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Researchers Discover Three Genes Linked to Clotting

In a study in the American Journal of Human Genetics, researchers at the University of Edinburgh say they've discovered three genes that make a substantial contribution to blood-clotting times. The team, led by Ian Deary, says identifying the genes could further scientists' understanding of deep vein thrombosis, heart attacks, and some types of stroke. The study looked for associations between 500,000 genetic markers and clotting time, measured by activated partial thromboplastin time. Three genes — F12, HRG, and KNG1 — seemed to be responsible for a substantial amount of the variation in clotting speed among healthy individuals. Deary says the researchers are planning to follow up on the findings to establish their clinical significance.

The Scan

Highly Similar

Researchers have uncovered bat viruses that are highly similar to SARS-CoV-2, according to Nature News.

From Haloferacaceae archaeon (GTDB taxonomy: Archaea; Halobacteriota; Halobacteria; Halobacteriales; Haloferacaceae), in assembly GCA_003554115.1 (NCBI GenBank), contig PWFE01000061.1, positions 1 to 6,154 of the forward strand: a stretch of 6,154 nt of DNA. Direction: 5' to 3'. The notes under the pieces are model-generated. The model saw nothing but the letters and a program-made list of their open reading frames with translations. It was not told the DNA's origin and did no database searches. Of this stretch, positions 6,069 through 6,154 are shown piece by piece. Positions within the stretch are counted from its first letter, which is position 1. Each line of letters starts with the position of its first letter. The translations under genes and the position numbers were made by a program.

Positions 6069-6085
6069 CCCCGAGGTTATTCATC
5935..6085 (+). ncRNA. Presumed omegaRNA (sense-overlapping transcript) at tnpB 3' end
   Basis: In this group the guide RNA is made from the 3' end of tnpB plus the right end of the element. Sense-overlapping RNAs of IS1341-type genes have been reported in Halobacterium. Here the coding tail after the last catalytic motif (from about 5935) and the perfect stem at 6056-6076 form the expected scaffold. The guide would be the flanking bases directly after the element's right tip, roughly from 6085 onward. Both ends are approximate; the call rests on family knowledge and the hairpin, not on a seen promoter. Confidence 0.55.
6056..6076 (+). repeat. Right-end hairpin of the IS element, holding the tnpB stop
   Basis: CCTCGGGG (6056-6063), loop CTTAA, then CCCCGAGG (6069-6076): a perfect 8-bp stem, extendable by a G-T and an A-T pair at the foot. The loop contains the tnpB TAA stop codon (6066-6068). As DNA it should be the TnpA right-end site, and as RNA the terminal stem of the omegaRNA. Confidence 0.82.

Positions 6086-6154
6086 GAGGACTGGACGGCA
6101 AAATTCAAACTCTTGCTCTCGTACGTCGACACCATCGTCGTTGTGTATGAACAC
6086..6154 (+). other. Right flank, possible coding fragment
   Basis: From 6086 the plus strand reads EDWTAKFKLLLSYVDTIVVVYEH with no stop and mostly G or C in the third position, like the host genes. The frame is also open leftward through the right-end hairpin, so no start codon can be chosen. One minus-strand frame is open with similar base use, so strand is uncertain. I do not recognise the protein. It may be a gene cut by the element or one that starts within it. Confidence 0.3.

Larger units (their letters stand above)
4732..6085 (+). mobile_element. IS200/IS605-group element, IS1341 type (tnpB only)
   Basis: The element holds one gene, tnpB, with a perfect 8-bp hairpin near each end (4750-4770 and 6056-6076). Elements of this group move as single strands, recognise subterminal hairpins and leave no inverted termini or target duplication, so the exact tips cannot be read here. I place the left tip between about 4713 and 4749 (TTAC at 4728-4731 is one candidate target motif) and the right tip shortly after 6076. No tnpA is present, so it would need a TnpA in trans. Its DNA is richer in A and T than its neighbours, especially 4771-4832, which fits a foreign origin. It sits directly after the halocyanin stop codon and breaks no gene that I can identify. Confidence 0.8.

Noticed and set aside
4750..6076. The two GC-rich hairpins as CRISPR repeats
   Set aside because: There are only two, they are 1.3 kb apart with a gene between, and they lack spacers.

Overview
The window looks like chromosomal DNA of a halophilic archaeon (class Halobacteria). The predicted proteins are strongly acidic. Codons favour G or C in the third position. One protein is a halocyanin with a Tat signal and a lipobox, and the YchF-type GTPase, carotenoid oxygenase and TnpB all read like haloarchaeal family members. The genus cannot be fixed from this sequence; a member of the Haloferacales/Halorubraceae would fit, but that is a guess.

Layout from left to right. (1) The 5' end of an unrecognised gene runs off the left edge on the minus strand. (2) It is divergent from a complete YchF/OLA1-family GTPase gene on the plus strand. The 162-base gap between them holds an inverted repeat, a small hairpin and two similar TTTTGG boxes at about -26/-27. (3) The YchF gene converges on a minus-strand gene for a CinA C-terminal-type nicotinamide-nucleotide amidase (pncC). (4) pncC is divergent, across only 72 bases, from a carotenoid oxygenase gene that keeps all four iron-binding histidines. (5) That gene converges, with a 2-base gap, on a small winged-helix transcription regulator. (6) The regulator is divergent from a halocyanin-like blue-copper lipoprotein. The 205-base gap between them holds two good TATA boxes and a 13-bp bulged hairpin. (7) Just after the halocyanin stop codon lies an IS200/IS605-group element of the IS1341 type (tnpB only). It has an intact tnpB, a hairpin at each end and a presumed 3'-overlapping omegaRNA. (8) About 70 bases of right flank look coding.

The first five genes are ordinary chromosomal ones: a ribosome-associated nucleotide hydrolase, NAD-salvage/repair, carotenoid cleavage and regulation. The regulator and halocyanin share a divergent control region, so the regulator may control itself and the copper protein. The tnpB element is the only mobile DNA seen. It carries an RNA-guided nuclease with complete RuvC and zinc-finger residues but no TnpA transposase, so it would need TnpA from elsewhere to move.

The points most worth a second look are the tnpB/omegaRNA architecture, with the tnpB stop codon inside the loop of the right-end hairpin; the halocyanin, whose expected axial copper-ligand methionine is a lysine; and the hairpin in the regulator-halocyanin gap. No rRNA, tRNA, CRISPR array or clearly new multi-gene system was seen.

Gain of Oversight

According to the Wall Street Journal, the Biden Administration is considering greater oversight of gain-of-function research.

Lasker for mRNA Vaccine Work

The Scientist reports that researchers whose work enabled the development of mRNA-based vaccines are among this year's Lasker Award winners

PLOS Papers on Causal Variant Mapping, Ancient Salmonella, ALK Fusion Test for NSCLC

In PLOS this week: MsCAVIAR approach to map causal variants, analysis of ancient Salmonella, and more.